As a fan of intelligent speculative fiction in general (*more on that later) including well-written apocalyptic/post-apocalyptic fiction, I was happy to be provided with a copy of The Zeno Effect for review via NetGalley. My expectations weren’t high after looking at the summary of the existing reviews, but on reading the reviews thoroughly, I realised that what disappointed some of those readers, actually increased my desire to read the book. It seemed to me they were looking for an action thriller and instead found the book to be a more considered, perhaps to them slower, investigation of what would happen if, in a hypothetical future, a divided England and Scotland were at the centre of a world-altering pandemic. Reading the author’s bio and discovering he taught at the Universities of Essex and York, and was the Head of the Sociology Department at York, I was further encouraged—after all, how much of what would happen in an apocalyptic or post-apocalyptic scenario would be down to functioning of human society? In my opinion, quite a lot.
Happily, I can report I was not disappointed. The Zeno Effect started out as a dramatic political thriller along the lines of Le Carré (with maybe a hint of Graham Greene)—with the crossing paths of scientists, politicians, spies, and a journalist caught up in the maelstrom of a dangerous virus released into the wild—and evolved through into a dramatic apocalyptic thriller which, though more modern, reminded me of George R. Stewart’s Earth Abides, John Christopher’s The Death of Grass, and P.D. James’ Children of Men. Some of these influences were seemingly conscious as both Le Carré’s Tinker Tailor Soldier Spy and Earth Abides were actually mentioned in the narrative.
As always, I like to write my reviews for the prospective reader and therefore do not like to go into plot details for fear of spoilers, but I will say that The Zeno Effect is intelligently written and not at all boring or lacking in plot. I started reading this at bedtime, expecting to be up for a half an hour or so, and before I realised, it had been two hours. I finished the book the following day; the story was obviously compelling. It did make me wonder about the initial middling reviews I’d read and, as I said previously, I think their lack of enthusiasm really may have stemmed from the book being different from their expectations. Looking back at my first impressions of the book now, it occurs to me this may have something to do with the cover art. I’m not a book designer, but in my opinion, it seems to follow the design conventions for mysteries and light thrillers and the large red Z was more than a little reminiscent of the covers for World War Z. For those who were consciously or subconsciously influenced by the cover to choose the book, perhaps there may have been an element of disappointment when they discovered the book to be different (more, in my opinion) than what they were expecting. They say ‘don’t judge a book by its cover’ and I’d say, especially in this case, that is exceptionally good advice.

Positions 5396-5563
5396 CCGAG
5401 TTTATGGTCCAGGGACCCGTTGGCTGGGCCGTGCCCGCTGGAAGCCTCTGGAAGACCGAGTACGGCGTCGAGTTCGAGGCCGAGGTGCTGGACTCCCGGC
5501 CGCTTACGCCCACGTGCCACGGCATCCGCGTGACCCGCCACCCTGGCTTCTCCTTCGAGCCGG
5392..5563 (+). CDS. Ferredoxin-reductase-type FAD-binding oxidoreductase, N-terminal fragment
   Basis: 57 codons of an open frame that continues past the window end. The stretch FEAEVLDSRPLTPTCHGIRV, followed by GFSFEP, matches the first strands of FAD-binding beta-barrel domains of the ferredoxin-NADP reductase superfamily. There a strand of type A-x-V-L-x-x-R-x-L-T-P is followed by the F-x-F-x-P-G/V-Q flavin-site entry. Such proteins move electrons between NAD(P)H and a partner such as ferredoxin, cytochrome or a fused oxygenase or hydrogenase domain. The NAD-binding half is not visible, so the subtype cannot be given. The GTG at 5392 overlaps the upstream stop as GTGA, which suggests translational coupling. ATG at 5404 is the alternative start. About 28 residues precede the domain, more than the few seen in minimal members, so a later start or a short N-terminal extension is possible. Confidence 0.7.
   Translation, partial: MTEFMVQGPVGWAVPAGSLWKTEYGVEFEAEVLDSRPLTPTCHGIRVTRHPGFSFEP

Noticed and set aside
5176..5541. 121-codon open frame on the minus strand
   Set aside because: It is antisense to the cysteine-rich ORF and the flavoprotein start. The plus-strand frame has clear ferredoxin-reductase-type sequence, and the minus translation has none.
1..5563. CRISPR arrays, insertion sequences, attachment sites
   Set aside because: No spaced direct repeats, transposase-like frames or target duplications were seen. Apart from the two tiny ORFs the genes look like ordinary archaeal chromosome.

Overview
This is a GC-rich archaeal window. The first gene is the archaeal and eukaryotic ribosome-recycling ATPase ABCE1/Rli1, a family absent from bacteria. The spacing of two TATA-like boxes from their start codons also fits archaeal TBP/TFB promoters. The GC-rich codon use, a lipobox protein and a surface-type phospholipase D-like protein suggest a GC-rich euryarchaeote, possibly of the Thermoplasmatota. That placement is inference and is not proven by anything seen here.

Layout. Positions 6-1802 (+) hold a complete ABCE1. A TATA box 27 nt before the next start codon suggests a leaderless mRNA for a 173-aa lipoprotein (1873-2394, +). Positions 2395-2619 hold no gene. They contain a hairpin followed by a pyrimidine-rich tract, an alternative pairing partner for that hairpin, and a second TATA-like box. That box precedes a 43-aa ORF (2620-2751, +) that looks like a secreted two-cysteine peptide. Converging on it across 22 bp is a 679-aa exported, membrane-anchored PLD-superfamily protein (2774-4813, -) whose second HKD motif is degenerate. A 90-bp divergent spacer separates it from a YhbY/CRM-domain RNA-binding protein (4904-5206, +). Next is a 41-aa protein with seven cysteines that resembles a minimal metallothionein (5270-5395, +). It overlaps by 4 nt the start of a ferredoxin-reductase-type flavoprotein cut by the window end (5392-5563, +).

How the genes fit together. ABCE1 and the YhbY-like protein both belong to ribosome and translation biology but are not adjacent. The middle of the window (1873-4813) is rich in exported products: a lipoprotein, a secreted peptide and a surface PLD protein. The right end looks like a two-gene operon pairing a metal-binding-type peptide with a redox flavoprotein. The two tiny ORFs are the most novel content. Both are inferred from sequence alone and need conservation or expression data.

When I say I appreciate intelligent genre fiction, I mean books that are as crafted in writing and construction as any story would be within the literary genre. There are variations within any genre, but I think this is amplified in speculative fiction and science fiction where we have authors like Margaret Atwood, Cixin Liu, George Orwell, and Alastair Reynolds sitting like gems amongst the penny-laden coffers of zombie, vampire, and prepper fiction. (Though I readily admit that there are exceptions even within those subcategories). Given how difficult it is to find this kind of quality in such an eclectic and prolific genre, I am happy to have found a new book to add to my library and a new author to to keep an eye on in the future. If you’re into intelligent speculative fiction, I’d recommend you give The Zeno Effect a read.
by Miko M
"The Zeno Effect" is not a book to be taken lightly. Tudor's cautionary tale, predicated upon one man's misguided altruism, delineates the potential for a pandemic of epic proportions. Science fiction merges with science fact as the story unfolds in an all too realistic way. Tudor's unerring attention to detail allows us to understand and engage with the diverse characters as they meet this deadly virus and its repercussions. A well written book, well worth reading.